Tags

Type your tag names separated by a space and hit enter

Dietary sodium adherence is poor in chronic heart failure patients.

Abstract

BACKGROUND

We sought to determine the rates and predictors of dietary sodium restriction and to evaluate the reliability of 24-hour urine collection as a tool to estimate dietary sodium intake in heart failure (HF) patients.

METHODS AND RESULTS

We evaluated the 24-hour urinary sodium excretion of 305 outpatients with HF and reduced ejection fraction who were educated on following a <2 g sodium diet. The mean sodium excretion according to a single sample from each participant was 3.15 ± 1.58 g, and 23% were adherent to the <2 g recommendation. One hundred sixty-eight participants provided 2 samples with urinary creatinine excretion within normative range. Averaging both resulted in a mean sodium excretion of 3.21 ± 1.20 g and lower adherence rates to the <2-gram diet: 14% versus 23% (P = .019). Multivariate logistic regression showed only male sex and higher body mass index (BMI) to be associated with nonadherence (male: odds ratio [OR] 2.20, 95% confidence interval [CI] 1.25-3.88; 1 unit BMI: OR 1.05, 95% CI 1.01-1.10). Bland-Altman plots of urinary sodium and creatinine showed poor reproducibility between samples.

CONCLUSIONS

In this chronic HF population, sodium consumption probably exceeds recommended amounts, particularly in men and those with higher BMI. Urine analyses were not highly reproducible, suggesting variation in both diet and urine collection.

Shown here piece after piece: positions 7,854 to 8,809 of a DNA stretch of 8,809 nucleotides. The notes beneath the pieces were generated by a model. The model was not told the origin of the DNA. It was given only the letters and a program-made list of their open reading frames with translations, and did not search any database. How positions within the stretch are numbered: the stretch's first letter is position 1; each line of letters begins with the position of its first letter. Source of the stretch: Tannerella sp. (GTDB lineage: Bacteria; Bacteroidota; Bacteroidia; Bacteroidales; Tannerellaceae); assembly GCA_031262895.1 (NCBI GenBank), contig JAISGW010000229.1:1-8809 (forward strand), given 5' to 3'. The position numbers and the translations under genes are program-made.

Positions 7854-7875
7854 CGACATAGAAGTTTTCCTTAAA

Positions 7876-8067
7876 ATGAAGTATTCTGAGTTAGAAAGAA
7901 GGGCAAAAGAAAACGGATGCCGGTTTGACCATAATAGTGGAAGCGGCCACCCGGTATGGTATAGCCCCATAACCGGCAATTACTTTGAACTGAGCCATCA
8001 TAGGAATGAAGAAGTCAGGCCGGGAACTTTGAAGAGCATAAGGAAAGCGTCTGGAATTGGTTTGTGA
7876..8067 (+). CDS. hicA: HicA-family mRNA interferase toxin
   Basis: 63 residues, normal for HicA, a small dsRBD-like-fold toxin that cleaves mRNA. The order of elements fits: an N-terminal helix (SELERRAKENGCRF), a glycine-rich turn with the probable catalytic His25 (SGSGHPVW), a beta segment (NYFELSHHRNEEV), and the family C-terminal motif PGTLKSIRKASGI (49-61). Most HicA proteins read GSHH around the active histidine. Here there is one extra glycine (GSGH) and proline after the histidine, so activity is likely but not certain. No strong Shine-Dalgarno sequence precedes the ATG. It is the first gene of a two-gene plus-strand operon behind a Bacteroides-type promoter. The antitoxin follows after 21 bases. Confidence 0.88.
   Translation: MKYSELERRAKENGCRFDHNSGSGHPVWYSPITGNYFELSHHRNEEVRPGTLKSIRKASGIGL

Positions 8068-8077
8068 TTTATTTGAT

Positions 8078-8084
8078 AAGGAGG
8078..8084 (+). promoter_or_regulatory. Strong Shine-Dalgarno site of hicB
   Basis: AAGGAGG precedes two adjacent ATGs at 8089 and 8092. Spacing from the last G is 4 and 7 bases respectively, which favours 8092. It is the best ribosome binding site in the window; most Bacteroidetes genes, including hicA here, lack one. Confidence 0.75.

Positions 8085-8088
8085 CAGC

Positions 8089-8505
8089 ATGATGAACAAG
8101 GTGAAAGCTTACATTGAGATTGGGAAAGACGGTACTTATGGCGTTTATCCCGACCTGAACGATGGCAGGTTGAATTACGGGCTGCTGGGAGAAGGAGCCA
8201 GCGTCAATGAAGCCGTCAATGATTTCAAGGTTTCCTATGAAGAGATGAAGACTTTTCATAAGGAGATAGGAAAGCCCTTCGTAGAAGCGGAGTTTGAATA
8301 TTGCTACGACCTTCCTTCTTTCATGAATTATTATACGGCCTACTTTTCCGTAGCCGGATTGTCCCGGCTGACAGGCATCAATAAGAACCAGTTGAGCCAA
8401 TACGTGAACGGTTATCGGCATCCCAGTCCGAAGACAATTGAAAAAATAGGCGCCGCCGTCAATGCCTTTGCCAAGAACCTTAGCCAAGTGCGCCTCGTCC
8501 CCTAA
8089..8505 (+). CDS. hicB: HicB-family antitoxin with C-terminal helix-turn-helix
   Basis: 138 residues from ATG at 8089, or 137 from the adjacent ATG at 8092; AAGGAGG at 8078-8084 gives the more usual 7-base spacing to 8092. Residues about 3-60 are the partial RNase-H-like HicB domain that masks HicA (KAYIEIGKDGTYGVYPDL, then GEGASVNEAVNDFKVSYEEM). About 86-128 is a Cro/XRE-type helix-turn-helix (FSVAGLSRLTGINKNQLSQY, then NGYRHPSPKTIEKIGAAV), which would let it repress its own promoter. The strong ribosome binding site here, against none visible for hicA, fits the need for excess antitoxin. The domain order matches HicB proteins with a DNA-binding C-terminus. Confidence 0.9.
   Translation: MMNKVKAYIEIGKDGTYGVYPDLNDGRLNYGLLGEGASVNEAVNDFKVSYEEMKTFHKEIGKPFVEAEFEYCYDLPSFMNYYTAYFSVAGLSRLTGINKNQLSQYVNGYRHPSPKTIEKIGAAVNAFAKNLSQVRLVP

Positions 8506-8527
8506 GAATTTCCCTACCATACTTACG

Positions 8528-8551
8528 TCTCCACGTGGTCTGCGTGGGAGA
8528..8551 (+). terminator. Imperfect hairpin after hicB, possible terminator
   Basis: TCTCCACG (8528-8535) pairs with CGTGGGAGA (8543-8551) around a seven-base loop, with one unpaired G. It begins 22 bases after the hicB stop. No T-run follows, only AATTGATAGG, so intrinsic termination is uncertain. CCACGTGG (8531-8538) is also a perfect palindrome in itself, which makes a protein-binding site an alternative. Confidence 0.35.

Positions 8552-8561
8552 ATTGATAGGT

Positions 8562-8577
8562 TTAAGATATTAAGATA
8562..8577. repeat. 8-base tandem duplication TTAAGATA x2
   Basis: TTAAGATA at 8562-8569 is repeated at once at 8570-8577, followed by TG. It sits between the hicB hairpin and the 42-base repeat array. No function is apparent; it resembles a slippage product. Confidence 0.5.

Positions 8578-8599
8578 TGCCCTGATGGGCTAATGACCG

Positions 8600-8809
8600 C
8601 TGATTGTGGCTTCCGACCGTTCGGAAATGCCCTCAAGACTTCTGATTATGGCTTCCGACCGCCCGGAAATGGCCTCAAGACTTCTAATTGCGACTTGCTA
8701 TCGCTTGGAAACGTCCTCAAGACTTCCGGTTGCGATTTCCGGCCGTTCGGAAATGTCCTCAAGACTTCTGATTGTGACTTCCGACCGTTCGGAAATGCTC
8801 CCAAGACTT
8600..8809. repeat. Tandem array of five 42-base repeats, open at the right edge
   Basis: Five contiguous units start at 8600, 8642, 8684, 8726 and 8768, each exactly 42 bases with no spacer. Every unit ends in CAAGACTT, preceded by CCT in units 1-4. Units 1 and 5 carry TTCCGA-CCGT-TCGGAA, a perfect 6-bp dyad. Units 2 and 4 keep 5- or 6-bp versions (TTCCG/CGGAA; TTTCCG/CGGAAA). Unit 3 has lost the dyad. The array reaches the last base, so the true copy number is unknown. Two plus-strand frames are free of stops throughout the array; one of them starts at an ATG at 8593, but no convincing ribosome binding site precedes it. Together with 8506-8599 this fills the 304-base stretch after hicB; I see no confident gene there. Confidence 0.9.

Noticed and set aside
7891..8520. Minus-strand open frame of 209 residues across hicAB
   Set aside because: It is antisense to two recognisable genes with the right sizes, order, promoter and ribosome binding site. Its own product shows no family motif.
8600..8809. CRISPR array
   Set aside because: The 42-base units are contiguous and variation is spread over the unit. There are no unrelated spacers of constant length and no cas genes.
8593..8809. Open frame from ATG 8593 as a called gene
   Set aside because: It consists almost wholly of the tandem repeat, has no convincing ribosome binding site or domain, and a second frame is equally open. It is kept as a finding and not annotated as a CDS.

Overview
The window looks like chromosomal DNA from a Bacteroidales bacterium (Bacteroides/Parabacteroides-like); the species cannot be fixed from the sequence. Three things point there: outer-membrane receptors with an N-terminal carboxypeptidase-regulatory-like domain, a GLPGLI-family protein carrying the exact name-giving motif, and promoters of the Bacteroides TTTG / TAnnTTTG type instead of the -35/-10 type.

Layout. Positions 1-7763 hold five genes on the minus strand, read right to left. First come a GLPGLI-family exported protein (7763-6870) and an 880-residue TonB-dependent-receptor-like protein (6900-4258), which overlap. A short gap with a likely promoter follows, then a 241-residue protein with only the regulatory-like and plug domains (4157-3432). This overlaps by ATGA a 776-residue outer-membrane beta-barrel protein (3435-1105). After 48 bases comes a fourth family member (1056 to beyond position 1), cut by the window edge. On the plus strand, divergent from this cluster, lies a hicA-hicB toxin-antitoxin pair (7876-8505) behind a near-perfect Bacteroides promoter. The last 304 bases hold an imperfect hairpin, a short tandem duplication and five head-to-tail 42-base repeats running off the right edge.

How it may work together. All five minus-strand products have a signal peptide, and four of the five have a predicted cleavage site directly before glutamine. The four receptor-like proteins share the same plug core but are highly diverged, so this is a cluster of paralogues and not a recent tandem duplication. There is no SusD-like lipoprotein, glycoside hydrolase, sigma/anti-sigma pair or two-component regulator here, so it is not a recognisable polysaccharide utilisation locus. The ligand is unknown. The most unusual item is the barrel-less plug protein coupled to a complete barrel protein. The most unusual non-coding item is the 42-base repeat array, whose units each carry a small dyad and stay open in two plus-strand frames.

Links

  • PMC Free PDF
  • PMC Free Full Text
  • Publisher Full Text
  • Authors+Show Affiliations

    ,

    OhioHealth Heart and Vascular Physicians, Riverside Methodist Hospital, Columbus, Ohio. Electronic address: anupambasuray@gmail.com.

    ,

    Frances Payne Bolton School of Nursing, Case Western Reserve University, Cleveland, Ohio.

    ,

    Department of Epidemiology and Biostatistics, School of Medicine, Case Western Reserve University, Cleveland, Ohio; Harrington Heart and Vascular Institute, University Hospitals, Cleveland, Ohio.

    ,

    Department of Epidemiology and Biostatistics, School of Medicine, Case Western Reserve University, Cleveland, Ohio.

    ,

    Frances Payne Bolton School of Nursing, Case Western Reserve University, Cleveland, Ohio.

    ,

    Frances Payne Bolton School of Nursing, Case Western Reserve University, Cleveland, Ohio.

    ,

    Department of Psychology, Kent State University, Kent, Ohio.

    ,

    Summa Health System, Akron City Hospital, Akron, Ohio.

    ,

    Division of Cardiology, Department of Internal Medicine, University Hospital, Salt Lake City, Utah.

    Department of Psychology, Kent State University, Kent, Ohio.

    Source

    Journal of cardiac failure 21:4 2015 Apr pg 323-9

    MeSH

    Aged
    Aged, 80 and over
    Diet, Sodium-Restricted
    Disease Progression
    Feeding Behavior
    Female
    Follow-Up Studies
    Heart Failure
    Humans
    Male
    Middle Aged
    Patient Compliance
    Reproducibility of Results
    Sodium
    Sodium Chloride, Dietary

    Pub Type(s)